IP  H  R BB  K
6   7  1  1  6
7   8  2  2  5
8   3  1  2  5
6   6  3  3  7
7.1 3  0  1  7
9   4  1  0 10
6   4  1  5  7
8   5  0  0  8
5   7  5  3  5
8   5  0  2  9

I remember people talking about how Sabathia had a good second half, but I didn't realize just how good.  Without the 5-in-5 clunker against the Royals last year and the pulled-muscle-marred opening start, Sabathia has been ... well, an Ace.

I wrote this article ( a couple years ago.  Although its conclusions were true when written (check Sabathia's 2004 year-end stats), they sure seem to lack application now.

2) It helps to adjust the contrast

Not one Minnesota pitcher gave up fewer than a hit an inning, or fewer than a RUN an inning, or had a K/BB ratio over 1.5  Only Dennis Reyes managed not to walk anyone, and it's hard to argue that his pitch to Casey Blake in the seventh with two out qualifies this as anything really positive.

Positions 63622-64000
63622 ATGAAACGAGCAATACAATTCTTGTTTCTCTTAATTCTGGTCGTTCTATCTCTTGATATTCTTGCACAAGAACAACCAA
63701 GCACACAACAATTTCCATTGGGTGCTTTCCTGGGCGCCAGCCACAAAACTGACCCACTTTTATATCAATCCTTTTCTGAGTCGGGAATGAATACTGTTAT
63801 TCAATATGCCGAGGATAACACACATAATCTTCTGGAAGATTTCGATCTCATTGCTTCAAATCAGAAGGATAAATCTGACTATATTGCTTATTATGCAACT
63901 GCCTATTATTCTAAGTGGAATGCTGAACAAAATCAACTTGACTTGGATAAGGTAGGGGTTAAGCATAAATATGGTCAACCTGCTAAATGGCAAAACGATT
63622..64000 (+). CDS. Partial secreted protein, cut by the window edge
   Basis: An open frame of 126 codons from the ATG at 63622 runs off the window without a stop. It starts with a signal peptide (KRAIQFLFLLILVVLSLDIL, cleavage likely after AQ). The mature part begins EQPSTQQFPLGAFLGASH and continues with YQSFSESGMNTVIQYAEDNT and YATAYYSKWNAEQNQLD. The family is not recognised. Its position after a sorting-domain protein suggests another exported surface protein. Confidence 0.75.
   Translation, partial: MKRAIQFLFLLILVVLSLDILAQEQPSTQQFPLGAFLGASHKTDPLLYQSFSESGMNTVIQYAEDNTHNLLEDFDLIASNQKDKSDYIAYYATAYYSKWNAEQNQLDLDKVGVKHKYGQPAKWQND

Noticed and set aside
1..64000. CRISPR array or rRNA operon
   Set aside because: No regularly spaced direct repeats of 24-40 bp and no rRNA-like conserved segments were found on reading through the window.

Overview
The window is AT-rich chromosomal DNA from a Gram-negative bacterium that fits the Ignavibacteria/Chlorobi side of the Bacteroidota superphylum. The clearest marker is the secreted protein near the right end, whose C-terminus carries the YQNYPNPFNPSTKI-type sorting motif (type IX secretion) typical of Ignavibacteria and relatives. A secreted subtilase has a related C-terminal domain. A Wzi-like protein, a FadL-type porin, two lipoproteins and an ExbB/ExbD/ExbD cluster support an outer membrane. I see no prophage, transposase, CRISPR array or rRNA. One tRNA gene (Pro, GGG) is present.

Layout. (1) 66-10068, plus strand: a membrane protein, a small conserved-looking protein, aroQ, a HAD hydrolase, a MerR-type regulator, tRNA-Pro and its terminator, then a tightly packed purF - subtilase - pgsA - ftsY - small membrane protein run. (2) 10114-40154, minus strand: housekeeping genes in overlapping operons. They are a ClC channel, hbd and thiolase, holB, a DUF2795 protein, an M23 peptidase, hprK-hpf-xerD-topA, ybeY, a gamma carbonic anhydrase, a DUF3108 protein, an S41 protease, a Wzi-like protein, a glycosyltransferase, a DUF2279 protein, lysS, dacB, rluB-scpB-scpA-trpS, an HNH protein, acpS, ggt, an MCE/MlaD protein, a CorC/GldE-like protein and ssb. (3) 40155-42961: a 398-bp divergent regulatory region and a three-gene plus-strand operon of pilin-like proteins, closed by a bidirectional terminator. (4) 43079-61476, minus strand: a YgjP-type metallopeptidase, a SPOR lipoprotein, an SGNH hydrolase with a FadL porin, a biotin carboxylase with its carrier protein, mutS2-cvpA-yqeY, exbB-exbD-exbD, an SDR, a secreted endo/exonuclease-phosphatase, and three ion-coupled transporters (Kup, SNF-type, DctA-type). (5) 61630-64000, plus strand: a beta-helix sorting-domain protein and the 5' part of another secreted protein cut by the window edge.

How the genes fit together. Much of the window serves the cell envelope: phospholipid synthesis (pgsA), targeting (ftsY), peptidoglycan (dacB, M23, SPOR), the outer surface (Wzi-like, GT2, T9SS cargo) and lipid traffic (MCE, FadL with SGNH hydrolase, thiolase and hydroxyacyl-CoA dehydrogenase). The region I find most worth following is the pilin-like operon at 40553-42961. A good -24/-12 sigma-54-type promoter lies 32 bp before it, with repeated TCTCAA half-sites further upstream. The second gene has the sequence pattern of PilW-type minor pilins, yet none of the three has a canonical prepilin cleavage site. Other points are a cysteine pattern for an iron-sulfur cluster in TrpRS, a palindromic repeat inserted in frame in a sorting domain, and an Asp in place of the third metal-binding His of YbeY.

3) Everybody hits!

And I mean it this time: every Indian got at least one hit.  Six Indians reached base at least twice, although one of them was Casey Blake, who only got to actually stand still on a base once, seeing as though his two hits were home runs.  (Not very cheap ones, either).  Even Aaron Boone got two hits ... and stole a base!  CNN's website said nothing of burning skies or raining frogs, so I think it might be a typo.

4) A fast start raises all boats, or something like that

Victor Martinez has not been hot.  In fact, he has been not hot in the same way that liquid argon is not hot.  Coming into the game, he had three hits since May 10, one in each of the games against Pittsburgh.  So it was nice to see him come to the plate in the first with two outs and two on ... and drive both guys home with a double.  He tacked on two more hits to go 3-for-5 and double his post-May 9 hit total.  Seriously, if this helps him get out of his slump, I'm all for it.  The fact that Brad Radke's fastball is mostly theoretical at this stage in his career has no bearing on the discussion.